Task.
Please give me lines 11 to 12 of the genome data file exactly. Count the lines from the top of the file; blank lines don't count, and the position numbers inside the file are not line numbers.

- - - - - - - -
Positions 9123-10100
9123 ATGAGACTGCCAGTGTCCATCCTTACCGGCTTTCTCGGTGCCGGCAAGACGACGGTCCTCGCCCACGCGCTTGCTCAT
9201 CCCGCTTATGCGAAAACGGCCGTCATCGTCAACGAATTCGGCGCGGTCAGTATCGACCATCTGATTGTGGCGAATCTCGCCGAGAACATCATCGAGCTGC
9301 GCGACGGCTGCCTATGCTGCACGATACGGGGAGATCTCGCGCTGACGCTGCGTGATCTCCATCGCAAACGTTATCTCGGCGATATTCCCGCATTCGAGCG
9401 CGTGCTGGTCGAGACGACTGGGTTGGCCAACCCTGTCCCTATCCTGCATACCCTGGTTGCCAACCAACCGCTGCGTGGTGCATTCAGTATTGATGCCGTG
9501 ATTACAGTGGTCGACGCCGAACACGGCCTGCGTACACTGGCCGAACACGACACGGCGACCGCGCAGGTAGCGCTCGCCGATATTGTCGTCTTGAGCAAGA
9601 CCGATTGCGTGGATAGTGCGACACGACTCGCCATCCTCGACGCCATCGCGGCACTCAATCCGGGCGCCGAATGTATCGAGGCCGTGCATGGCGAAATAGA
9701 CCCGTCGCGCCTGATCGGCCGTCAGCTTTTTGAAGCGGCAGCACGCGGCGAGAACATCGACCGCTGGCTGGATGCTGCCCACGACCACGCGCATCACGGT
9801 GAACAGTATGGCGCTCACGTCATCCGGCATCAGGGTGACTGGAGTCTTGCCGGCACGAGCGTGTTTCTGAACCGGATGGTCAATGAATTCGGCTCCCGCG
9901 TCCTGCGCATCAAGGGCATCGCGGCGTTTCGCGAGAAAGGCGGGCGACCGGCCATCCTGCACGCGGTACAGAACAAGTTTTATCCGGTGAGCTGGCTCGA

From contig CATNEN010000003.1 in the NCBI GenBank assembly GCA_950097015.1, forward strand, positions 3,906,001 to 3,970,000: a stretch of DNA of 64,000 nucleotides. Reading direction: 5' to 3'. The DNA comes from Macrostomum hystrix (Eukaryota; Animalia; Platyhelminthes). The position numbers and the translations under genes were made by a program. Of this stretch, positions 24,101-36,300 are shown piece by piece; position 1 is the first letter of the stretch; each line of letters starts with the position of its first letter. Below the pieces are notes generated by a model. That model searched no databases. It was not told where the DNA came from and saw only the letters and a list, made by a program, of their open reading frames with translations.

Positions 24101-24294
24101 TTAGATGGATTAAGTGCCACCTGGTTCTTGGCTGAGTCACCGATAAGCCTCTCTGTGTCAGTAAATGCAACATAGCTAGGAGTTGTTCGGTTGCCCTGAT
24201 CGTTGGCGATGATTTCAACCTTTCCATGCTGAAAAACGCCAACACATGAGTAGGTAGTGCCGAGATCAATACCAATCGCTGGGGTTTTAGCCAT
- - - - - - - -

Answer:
From contig CATNEN010000003.1 in the NCBI GenBank assembly GCA_950097015.1, forward strand, positions 3,906,001 to 3,970,000: a stretch of DNA of 64,000 nucleotides. Reading direction: 5' to 3'. The DNA comes from Macrostomum hystrix (Eukaryota; Animalia; Platyhelminthes). The position numbers and the translations under genes were made by a program. Of this stretch, positions 24,101-36,300 are shown piece by piece; position 1 is the first letter of the stretch; each line of letters starts with the position of its first letter. Below the pieces are notes generated by a model. That model searched no databases. It was not told where the DNA came from and saw only the letters and a list, made by a program, of their open reading frames with translations.

Positions 24101-24294